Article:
Masters Thesis

Negative Mood Regulation Expectancies as a Moderator and Mediator of the Relationship between Peer Victimization and Internalizing Symptoms.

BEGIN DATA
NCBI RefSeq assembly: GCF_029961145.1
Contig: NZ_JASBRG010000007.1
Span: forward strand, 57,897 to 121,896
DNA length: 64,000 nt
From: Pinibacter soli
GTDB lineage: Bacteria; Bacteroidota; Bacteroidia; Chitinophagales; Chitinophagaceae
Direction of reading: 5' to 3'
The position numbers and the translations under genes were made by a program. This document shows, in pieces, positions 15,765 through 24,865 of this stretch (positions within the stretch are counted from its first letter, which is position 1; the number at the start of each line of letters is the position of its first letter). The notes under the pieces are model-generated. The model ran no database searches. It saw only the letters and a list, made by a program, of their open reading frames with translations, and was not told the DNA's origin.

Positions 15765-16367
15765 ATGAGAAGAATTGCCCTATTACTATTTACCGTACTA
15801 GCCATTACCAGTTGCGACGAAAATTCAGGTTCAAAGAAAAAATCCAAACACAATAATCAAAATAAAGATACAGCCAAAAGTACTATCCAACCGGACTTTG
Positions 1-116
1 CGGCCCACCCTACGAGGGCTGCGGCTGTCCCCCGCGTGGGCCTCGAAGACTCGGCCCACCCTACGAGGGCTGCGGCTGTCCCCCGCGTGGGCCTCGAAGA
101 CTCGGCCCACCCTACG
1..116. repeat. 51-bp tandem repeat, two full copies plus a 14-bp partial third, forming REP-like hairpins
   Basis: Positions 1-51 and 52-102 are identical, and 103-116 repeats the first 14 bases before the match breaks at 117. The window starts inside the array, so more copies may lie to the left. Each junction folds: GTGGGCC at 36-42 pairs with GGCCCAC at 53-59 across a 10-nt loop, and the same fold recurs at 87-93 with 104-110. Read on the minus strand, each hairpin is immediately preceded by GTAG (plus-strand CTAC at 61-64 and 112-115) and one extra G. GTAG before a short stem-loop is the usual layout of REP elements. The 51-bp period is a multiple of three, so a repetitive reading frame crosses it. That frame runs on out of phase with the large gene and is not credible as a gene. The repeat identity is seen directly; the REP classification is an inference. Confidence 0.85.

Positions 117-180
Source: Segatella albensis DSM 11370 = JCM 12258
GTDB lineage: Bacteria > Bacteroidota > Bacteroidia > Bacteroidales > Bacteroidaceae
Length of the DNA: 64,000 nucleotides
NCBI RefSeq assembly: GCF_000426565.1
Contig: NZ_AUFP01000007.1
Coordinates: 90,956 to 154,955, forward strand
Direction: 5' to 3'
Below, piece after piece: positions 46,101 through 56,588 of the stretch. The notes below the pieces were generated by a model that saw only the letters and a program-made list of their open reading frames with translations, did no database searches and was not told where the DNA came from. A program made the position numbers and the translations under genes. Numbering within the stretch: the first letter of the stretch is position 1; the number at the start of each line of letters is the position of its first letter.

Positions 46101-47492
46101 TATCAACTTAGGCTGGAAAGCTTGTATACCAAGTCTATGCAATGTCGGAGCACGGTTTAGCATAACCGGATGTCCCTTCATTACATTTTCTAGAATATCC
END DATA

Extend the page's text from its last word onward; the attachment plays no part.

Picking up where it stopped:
Past research has demonstrated an association between peer victimization and internalizing problems. Nonetheless, there are some children who seem to be undamaged by their experiences of peer victimization. In an effort to understand this resilience, the current study examined negative mood regulation (NMR) expectancies as a potential moderator and mediator of the relationship between peer victimization and internalizing problems of depression and anxiety. Fifty-three students in grades 4 through 6 completed self-report questionnaires: the Negative Mood Regulation Scale for Youth, the Revised Children’s Anxiety and Depression Scale, and the Peer Interaction Primary School Questionnaire. As expected, peer victimization positively correlated with depression and anxiety, while NMR expectancies negatively correlated with depression and anxiety. Hierarchical multiple regression analyses revealed full mediation by NMR expectancies of the relationship between peer victimization and depression. Furthermore, there was evidence for partial mediation by NMR expectancies of the relationship between peer victimization and anxiety. The findings from this study have implications for changing the focus of bullying intervention programs and clinical treatment of children who are affected by peer victimization. Future interventions could focus on changing the expectancies of children who have low NMR expectancies, thus giving them skills to withstand the deleterious effects of peer victimization.

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